Now the lure is double helix water, homo-friendly guardian angels, hours of alarmist crap on DVDs, heavenly shampoo, etc. worthless products that too often are not delivered to the paying listener, bear no relationship to Pacifica's stated mission, and do not inspire return visits. WBAI's current audience is not only small, it is nomadic.

The scramble to come up with a quick rescue plan at this stage demonstrates how disorganized and inept local and national management has been.

It is mind-boggling to think that there are a manager and board members who have been so blind for so long to the inevitable outcome. I see the most obvious victims of these games (for that is what they are) as the loyal listeners who gave their financial support, but there is another group that deserves our concern—perhaps even more: the hosts and program producers whose work and spirit is in keeping with Pacifica’s mission and the intelligent listener’s expectations. I hope they will be able to find another outlet for their talent and keep alive that odd enthusiasm that helped them survive the abuse and pettiness that polluted the WBAI work environment.

Delphine was one such person. She made a commendable statement when she quit WBAI and she also deserves our admiration for coming up with a simple, no-nonsense, do-able recovery plan that, alas, does not have time on its side.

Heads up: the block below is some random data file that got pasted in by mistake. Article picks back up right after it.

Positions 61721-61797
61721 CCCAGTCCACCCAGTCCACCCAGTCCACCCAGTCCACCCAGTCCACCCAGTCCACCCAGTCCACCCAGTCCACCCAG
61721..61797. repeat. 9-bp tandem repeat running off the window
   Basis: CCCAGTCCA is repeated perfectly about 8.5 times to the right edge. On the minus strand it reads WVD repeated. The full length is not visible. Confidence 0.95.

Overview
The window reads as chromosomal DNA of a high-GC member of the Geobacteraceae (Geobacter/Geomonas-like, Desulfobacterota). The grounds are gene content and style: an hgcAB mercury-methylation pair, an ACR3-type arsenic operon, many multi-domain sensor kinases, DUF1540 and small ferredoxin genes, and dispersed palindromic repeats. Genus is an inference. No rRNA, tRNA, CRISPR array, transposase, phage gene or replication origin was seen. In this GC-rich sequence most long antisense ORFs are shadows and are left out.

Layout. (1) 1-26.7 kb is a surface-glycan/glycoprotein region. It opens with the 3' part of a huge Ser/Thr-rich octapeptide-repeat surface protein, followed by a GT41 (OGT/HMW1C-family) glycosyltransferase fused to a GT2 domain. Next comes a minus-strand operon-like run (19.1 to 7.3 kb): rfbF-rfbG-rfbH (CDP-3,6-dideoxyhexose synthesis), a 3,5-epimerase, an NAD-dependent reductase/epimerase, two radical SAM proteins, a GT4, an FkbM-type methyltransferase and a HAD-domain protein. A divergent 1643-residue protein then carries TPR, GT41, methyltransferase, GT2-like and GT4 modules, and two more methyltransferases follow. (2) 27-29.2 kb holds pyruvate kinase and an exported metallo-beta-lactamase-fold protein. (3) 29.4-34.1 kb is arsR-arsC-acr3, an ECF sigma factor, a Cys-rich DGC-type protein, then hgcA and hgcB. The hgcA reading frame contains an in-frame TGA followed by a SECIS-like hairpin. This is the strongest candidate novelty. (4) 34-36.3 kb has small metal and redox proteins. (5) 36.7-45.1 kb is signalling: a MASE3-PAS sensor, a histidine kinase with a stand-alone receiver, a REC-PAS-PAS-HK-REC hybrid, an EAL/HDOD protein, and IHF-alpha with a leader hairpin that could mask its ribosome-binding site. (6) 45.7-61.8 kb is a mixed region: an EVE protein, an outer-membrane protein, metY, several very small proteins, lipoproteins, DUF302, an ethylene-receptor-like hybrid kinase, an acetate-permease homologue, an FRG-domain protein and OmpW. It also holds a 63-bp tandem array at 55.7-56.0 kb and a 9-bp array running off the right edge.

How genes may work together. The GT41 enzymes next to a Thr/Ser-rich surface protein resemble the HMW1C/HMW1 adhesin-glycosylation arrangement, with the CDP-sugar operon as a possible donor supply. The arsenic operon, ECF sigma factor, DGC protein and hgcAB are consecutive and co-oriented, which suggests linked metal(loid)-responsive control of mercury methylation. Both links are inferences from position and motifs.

Chris Albertson

Delphine Blue's proposal:

Date: Friday, July 5, 2013, 12:29 PM
I think WBAI should go to recordings from the Pacifica Archives exclusively for 2 
weeks to one month in order to re-establish the identity of the station. That would mean round the clock, exclusively, for two weeks to a month. After which a new grid would be introduced. The entire new grid must be in place prior to its launch. 

 No TBA slots sitting idle. No cart before the horse grid.

 No paid on-air hosts other than the news dept.

 The initiation of underwriting. This means a 10 second or shorter announcement saying the name of the underwriting entity.

 No premiums offered unless they are in house. 

My 4 cents. Feel free to argue amongst yourselves.


  1. >>>All of this worked for far too long, but there came a time when WBAI's management, front-office cronies, and—very likely—Pacifica's board could no longer obscure the fact that listeners were abandoning the station in droves and outrageous bills were piling up like traffic in a flash fog.>>>